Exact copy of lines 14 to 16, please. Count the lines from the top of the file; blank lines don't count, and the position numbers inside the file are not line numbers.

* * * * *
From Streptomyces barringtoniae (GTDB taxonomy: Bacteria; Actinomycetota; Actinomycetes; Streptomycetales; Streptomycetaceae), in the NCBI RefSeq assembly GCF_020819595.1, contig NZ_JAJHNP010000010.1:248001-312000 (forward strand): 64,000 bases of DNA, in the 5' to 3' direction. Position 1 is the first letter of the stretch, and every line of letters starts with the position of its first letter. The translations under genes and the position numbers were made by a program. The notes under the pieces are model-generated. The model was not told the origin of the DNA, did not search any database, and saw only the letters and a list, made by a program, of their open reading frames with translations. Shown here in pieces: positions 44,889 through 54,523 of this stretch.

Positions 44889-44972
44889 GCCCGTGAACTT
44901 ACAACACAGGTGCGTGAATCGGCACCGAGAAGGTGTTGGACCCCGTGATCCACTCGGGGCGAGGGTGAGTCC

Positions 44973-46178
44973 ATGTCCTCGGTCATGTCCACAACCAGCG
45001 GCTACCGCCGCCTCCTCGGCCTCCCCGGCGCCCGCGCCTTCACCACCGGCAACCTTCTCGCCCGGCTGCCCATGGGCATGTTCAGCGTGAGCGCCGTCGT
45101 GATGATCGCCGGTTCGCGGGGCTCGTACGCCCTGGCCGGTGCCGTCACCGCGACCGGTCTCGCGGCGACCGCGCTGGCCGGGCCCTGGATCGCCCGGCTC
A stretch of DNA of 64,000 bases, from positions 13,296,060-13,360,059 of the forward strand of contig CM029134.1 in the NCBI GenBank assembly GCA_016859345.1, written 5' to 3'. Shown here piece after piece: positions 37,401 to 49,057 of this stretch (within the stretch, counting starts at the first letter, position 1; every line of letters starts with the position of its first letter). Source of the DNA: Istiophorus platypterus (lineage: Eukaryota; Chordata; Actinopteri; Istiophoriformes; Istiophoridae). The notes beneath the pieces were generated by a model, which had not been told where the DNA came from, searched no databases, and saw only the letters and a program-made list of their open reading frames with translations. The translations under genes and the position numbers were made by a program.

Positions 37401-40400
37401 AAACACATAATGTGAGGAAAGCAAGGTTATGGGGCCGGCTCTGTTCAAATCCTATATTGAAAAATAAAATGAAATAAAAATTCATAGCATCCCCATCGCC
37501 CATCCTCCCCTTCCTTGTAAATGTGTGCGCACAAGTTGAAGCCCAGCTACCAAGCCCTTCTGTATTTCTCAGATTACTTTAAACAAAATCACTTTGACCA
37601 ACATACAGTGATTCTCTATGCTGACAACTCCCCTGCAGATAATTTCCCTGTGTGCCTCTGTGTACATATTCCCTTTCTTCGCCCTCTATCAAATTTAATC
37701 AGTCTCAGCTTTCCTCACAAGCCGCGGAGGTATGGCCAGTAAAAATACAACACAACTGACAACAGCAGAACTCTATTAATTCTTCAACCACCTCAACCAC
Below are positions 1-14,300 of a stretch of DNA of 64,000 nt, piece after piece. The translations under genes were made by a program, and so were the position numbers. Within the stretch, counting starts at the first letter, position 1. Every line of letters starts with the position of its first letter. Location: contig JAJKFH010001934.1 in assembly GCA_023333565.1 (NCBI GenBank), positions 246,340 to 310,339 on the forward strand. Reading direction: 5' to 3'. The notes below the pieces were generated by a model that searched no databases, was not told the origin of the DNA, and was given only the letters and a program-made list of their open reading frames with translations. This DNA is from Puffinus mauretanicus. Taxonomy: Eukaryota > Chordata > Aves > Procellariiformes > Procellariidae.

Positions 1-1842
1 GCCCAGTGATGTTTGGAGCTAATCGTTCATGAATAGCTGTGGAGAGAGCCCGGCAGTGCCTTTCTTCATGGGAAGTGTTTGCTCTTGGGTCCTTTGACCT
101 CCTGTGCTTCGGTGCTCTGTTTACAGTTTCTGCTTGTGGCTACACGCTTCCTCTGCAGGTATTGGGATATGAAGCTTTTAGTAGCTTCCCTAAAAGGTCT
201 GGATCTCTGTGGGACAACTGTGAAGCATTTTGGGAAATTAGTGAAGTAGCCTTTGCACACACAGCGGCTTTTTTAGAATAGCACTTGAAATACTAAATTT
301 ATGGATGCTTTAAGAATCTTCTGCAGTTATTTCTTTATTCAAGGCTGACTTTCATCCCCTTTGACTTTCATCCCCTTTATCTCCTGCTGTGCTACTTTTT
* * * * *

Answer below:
37701 AGTCTCAGCTTTCCTCACAAGCCGCGGAGGTATGGCCAGTAAAAATACAACACAACTGACAACAGCAGAACTCTATTAATTCTTCAACCACCTCAACCAC
Below are positions 1-14,300 of a stretch of DNA of 64,000 nt, piece after piece. The translations under genes were made by a program, and so were the position numbers. Within the stretch, counting starts at the first letter, position 1. Every line of letters starts with the position of its first letter. Location: contig JAJKFH010001934.1 in assembly GCA_023333565.1 (NCBI GenBank), positions 246,340 to 310,339 on the forward strand. Reading direction: 5' to 3'. The notes below the pieces were generated by a model that searched no databases, was not told the origin of the DNA, and was given only the letters and a program-made list of their open reading frames with translations. This DNA is from Puffinus mauretanicus. Taxonomy: Eukaryota > Chordata > Aves > Procellariiformes > Procellariidae.

Positions 1-1842